Fifteen years ago dry Rheingau Rieslings were often too austere for their own good. Even many Charta wines were too high in acidity for comfort. Today the wines are better balanced, and top growers voluntarily reduce yields to around 50 or 60 hl/ha, and manage their vineyards using minimal soil-destroying herbicides and pesticides. The maximum yield in the Rheingau is 88hl/ha, but what is not widely realised is that over-production can be carried over to potentially leaner years. Germany’s leading association of quality-oriented growers, the VDP, insists on a maximum yield of 75 hl/ha in the Rheingau, but here too there are loopholes. ‘All this rule means,’ explains Breuer, ‘is that if you crop 85 hl/ha one year, you can only bottle 75 with the VDP logo, but there is nothing to stop you using the rest in a regular bottling. So theoretically you can still produce as much as you want, and an overcropped vineyard will give diluted wines across the board, including the wines bearing the VDP logo! My own view is that any surplus production should be sent for distillation.’
As one explores the Rheingau one begins to understand its diversity. Its swathe of south-facing vineyards flank the Rhine at the point where, having flowed north for a long period, it veers west for some 30km before resuming its northward passage at Assmannshausen. Between the river and the forests of the Taunus foothills lie vineyards, the sites closest to the river enjoying the balmiest temperatures, those further inland being somewhat cooler and enjoying a longer growing season. To the east the sheltered sedimentary soils at Hochheim give the richest, most robust wines of the region.
Estates don’t differ greatly in their approach to vinification. Some use selected yeasts; others prefer indigenous yeasts. Most favour a long cool fermentation, often for many months. Many properties retain the classic 1,000-litre casks in which to ferment and age the wine; others have switched partially or wholly to stainless steel. Some bottle early to retain the fresh fruitiness of the wines; others bottle later to bring out the complexity of the wine rather than its primary fruit characters. Perhaps the most significant differences are between those persisting with the hi-tech winemaking for which Germany became famous, who clarify the must, often by centrifuging, before fermentation; and those who prefer natural sedimentation and ageing on the fine lees. Over recent years there have been shifts in patterns of ownership. Many tiny properties have vanished, their vineyards absorbed by larger neighbours; and a few larger estates, such as Groenesteyn and Aschrott, have sold up.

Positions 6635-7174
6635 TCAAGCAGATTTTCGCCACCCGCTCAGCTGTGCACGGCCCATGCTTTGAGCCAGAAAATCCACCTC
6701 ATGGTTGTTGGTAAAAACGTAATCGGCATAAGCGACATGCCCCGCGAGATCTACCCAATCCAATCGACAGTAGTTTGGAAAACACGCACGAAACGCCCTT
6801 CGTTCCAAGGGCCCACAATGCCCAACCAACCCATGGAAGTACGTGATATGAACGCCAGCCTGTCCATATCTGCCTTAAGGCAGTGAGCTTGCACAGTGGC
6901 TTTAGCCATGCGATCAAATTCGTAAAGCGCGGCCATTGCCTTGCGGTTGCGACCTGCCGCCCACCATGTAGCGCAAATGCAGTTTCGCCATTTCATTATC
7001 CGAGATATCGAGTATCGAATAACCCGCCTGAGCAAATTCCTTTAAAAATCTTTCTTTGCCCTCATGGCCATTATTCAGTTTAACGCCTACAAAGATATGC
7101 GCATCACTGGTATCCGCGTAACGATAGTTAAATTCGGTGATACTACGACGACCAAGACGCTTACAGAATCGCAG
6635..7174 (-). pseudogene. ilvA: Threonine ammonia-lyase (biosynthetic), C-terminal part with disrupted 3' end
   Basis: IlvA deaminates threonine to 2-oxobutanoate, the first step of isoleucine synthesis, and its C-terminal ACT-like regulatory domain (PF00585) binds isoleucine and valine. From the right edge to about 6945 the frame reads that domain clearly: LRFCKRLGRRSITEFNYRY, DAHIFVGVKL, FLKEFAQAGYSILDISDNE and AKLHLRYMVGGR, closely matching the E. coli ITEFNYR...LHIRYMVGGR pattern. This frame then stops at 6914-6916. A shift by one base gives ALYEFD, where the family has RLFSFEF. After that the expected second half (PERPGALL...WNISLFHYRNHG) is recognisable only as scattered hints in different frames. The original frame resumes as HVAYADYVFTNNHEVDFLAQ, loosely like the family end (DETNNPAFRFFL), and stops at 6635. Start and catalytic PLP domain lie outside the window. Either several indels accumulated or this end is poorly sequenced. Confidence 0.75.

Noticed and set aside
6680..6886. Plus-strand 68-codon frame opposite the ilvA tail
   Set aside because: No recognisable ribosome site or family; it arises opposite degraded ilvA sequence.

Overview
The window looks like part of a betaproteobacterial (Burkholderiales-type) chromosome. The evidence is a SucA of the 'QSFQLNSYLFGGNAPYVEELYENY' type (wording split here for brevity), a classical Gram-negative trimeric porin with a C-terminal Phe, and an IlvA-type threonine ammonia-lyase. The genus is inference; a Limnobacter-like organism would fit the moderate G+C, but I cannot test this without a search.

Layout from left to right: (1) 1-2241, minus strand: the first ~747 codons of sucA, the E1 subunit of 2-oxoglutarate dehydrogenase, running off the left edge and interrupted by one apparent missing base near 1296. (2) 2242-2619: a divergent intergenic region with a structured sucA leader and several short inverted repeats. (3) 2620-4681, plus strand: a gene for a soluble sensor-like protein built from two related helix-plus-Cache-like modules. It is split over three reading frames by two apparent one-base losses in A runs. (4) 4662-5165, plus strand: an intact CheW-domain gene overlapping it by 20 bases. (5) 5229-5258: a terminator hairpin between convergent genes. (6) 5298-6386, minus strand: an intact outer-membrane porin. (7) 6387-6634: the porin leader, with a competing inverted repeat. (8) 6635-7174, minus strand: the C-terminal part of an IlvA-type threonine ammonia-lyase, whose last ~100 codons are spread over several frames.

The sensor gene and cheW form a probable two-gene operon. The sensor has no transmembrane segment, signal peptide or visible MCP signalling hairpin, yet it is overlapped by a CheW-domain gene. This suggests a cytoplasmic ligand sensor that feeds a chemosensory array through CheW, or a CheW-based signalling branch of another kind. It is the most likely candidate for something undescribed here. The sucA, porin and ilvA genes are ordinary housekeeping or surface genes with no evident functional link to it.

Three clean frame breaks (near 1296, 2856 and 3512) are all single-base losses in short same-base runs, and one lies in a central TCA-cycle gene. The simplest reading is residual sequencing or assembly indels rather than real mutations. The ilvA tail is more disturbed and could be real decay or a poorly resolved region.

There has also been a change in generations, and formerly lacklustre estates such as Spreitzer have been transformed into rising stars of the Rheingau, in this case delivering a range of elegant, zesty wines at sensible prices. Other relative newcomers include the Flick and Barth families, who are rapidly making a name for themselves. Young Johannes Eser is now making the wines at Johannishof, which produces a larger proportion of non-dry wines than most other estates. Other stars of the region are Künstler, Leitz, Becker, Kesseler (mostly for his elegant Pinot Noirs), Breuer, Weil (renowned for the most dazzling and costly TBAs but deserving of his reputation for concentrated dry wines too), and Peter Kühn in Oestrich. Kühn is modest to the point of shyness, but a stroll with him through the vineyards tells you all you need to know about his dedication: the Burgundian-style trellising systems, the higher density, the insistence on controlling yields by severe pruning. The wines are glorious: even the simplest Rheingau Riesling is delicious.
There are a handful of underperforming estates still around, especially among the larger aristocratic domaines that lack the personal touch of a closely involved owner/ winemaker. But overall the quality in the Rheingau is extremely high. If the world as a whole doesn’t realise it, this is not entirely because we are too blinkered to appreciate the glories of Rheingau Riesling. It is largely because the region has been too dominated by infighting and style wars to present a unified front to the wine world.
Stephen Brook is a contributing editor to Decanter.
Written by STEPHEN BROOK